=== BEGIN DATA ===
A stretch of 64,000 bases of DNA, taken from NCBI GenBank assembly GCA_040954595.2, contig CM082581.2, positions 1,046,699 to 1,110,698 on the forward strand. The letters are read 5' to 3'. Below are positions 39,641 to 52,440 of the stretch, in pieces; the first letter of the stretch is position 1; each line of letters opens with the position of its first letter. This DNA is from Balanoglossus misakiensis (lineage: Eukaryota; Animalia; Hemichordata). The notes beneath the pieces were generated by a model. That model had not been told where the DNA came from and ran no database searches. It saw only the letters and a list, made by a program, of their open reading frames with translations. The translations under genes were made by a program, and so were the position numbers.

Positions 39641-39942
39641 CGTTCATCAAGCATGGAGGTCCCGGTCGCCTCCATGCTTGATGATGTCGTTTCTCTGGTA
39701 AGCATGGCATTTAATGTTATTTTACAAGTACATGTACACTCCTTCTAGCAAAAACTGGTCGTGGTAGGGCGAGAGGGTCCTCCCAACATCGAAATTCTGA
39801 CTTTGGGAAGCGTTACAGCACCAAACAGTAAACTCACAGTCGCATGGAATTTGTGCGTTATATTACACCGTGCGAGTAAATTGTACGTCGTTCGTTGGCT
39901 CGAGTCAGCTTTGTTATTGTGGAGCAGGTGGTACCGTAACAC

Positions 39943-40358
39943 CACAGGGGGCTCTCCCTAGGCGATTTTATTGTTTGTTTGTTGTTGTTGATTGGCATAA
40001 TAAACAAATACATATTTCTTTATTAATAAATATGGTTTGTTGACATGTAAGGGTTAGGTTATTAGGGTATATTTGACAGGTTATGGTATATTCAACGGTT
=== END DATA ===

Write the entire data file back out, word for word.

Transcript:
A stretch of 64,000 bases of DNA, taken from NCBI GenBank assembly GCA_040954595.2, contig CM082581.2, positions 1,046,699 to 1,110,698 on the forward strand. The letters are read 5' to 3'. Below are positions 39,641 to 52,440 of the stretch, in pieces; the first letter of the stretch is position 1; each line of letters opens with the position of its first letter. This DNA is from Balanoglossus misakiensis (lineage: Eukaryota; Animalia; Hemichordata). The notes beneath the pieces were generated by a model. That model had not been told where the DNA came from and ran no database searches. It saw only the letters and a list, made by a program, of their open reading frames with translations. The translations under genes were made by a program, and so were the position numbers.

Positions 39641-39942
39641 CGTTCATCAAGCATGGAGGTCCCGGTCGCCTCCATGCTTGATGATGTCGTTTCTCTGGTA
39701 AGCATGGCATTTAATGTTATTTTACAAGTACATGTACACTCCTTCTAGCAAAAACTGGTCGTGGTAGGGCGAGAGGGTCCTCCCAACATCGAAATTCTGA
39801 CTTTGGGAAGCGTTACAGCACCAAACAGTAAACTCACAGTCGCATGGAATTTGTGCGTTATATTACACCGTGCGAGTAAATTGTACGTCGTTCGTTGGCT
39901 CGAGTCAGCTTTGTTATTGTGGAGCAGGTGGTACCGTAACAC

Positions 39943-40358
39943 CACAGGGGGCTCTCCCTAGGCGATTTTATTGTTTGTTTGTTGTTGTTGATTGGCATAA
40001 TAAACAAATACATATTTCTTTATTAATAAATATGGTTTGTTGACATGTAAGGGTTAGGTTATTAGGGTATATTTGACAGGTTATGGTATATTCAACGGTT